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So how do I go about finding these new homes ? I am assuming that they would be worth a few $ to someone wanting big koi ? The big gold one is a butterfly koi with beautiful long fins ,, the snow white one & the 2 tri colored ones are quite big also ...... My husband was not happy when I told him that they were too big for the pond ..
 
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That's a whole lot of fish for 900 gallons. It's always a matter of debate as to "inch of fish per 10 gallons" or "pound of fish per 10 gallons" or whatever, but you never hear anyone say "wow! I have way too much water for the number of fish I have!" ;)

The common theme seems to be "everything was great for X number of years, and then all of a sudden all my fish got sick and died". You reach a tipping point where it's just too much for the pond to handle and it happens often without any warning at all.

I would start trying to find good homes for your beautiful fish and then convert to a goldfish pond... OR you could expand your pond... JUST AN IDEA! :sneaky:

5 years ago when hub built the pond for me , we had about 10/15 goldfish from the previous goldfish pond that's the sunken circle in the ground part of this one ... we bought 6 > 4/6 inch koi ... 1 died , 5 grew .. 2 yrs - we removed all the goldfish .. 1 koi vanished one night 2 years ago ... so it's just been these 4 for a long time ... Going to have to slowly work the idea of finding them new homes to hubby , I joke with him all the time ... It is my koi pond buy his fish :) ....
 
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So how do I go about finding these new homes
You can check with local pond stores, if you have any, and see if they will help with re-homing. They may know pond owners with large ponds who will adopt them. Or they may allow you to advertise them to sell or give away to a good home. Some people also have success on Craigslist. I wouldn't expect to get much money for them - it's more likely you'll find someone willing to take them off your hands for free.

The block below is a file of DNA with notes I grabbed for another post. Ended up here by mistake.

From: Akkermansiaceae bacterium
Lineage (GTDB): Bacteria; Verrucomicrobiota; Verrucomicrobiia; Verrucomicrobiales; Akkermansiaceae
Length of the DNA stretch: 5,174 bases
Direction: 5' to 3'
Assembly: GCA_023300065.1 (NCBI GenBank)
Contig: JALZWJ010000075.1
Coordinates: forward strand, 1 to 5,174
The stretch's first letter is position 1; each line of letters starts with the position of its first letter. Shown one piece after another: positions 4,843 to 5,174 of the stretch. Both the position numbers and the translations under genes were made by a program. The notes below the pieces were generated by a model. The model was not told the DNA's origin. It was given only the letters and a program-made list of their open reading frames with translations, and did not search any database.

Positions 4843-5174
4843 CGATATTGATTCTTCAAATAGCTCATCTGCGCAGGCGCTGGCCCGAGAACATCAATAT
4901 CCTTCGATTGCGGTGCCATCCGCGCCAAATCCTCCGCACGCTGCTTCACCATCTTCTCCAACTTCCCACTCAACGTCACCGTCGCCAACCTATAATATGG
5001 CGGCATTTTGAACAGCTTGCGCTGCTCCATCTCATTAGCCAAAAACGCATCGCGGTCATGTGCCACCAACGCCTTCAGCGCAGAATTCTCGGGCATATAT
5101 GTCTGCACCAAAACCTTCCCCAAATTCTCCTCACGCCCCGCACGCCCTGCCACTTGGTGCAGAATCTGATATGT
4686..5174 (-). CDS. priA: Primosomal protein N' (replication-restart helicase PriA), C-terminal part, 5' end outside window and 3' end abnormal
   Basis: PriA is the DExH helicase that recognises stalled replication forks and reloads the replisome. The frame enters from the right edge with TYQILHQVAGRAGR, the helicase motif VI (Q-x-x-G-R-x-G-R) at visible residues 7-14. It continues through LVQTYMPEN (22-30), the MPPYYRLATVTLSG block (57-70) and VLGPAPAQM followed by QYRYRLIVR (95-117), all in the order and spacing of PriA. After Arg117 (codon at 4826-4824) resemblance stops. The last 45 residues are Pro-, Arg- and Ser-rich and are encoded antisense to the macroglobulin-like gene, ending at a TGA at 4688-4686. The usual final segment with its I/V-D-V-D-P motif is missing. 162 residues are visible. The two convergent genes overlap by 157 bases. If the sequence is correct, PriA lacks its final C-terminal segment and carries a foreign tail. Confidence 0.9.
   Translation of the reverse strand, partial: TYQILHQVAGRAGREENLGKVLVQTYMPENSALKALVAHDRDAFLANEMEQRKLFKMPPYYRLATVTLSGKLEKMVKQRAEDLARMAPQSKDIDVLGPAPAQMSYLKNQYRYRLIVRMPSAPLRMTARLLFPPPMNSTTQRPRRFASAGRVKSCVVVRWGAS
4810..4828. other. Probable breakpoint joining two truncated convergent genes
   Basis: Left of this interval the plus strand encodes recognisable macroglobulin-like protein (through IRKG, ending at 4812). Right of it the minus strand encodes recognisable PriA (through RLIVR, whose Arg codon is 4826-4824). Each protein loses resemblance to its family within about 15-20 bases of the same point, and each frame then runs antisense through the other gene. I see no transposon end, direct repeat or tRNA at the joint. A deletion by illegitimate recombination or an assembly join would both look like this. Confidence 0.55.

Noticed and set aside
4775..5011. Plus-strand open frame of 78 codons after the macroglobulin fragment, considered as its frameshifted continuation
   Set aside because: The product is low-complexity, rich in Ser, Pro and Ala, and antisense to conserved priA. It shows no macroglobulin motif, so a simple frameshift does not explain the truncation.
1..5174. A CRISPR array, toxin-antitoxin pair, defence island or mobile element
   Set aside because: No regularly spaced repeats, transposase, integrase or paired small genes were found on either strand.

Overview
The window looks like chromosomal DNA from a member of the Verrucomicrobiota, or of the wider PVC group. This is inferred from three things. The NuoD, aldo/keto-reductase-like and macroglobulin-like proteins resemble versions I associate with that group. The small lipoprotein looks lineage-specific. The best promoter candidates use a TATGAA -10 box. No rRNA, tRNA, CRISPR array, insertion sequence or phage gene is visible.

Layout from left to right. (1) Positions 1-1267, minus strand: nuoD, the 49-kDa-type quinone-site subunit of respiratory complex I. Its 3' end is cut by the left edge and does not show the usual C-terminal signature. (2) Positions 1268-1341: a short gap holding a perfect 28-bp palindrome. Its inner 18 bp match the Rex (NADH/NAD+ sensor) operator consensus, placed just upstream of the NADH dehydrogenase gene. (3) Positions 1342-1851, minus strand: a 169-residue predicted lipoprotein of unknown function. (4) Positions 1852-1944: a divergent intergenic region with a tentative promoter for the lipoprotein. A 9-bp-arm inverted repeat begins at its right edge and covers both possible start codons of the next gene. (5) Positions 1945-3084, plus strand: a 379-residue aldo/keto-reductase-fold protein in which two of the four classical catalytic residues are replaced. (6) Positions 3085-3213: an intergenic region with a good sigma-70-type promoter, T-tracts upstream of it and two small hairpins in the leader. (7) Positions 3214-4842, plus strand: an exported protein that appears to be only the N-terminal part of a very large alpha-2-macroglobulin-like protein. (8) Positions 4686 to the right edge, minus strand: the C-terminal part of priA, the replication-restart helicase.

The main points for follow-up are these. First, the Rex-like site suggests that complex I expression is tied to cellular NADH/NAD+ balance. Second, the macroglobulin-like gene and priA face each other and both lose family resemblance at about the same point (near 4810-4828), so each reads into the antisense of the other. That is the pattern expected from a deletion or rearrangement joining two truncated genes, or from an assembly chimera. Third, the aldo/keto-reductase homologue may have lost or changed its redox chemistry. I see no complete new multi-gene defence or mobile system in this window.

Maybe talking "larger pond" will help convince your husband... or perhaps he will love the idea and you'll find yourself with plenty of room for your koi! Good luck!
 
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Call one of the pond landscaping companies and see if they know anyone who wants a big koi.

You could sell on ebay.
 

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You might be surprised at the amount of $$ people will pay for a larger koi. I have sold some of mine for a good amount and have had big offers for a couple of my largest fish that I wont part with.
 
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Hope you don't mind me asking....Are they actually two foot long? Reason I ask is 'If' you've overestimated their size, things may be 'slightly' in their favour :) don't take their tails into account when giving fishy measurements, some ppl not aware of this, it's just their body length. Put a ruler on the ledge and wait till they level up with it. I know, it's easy to over estimate the size of things!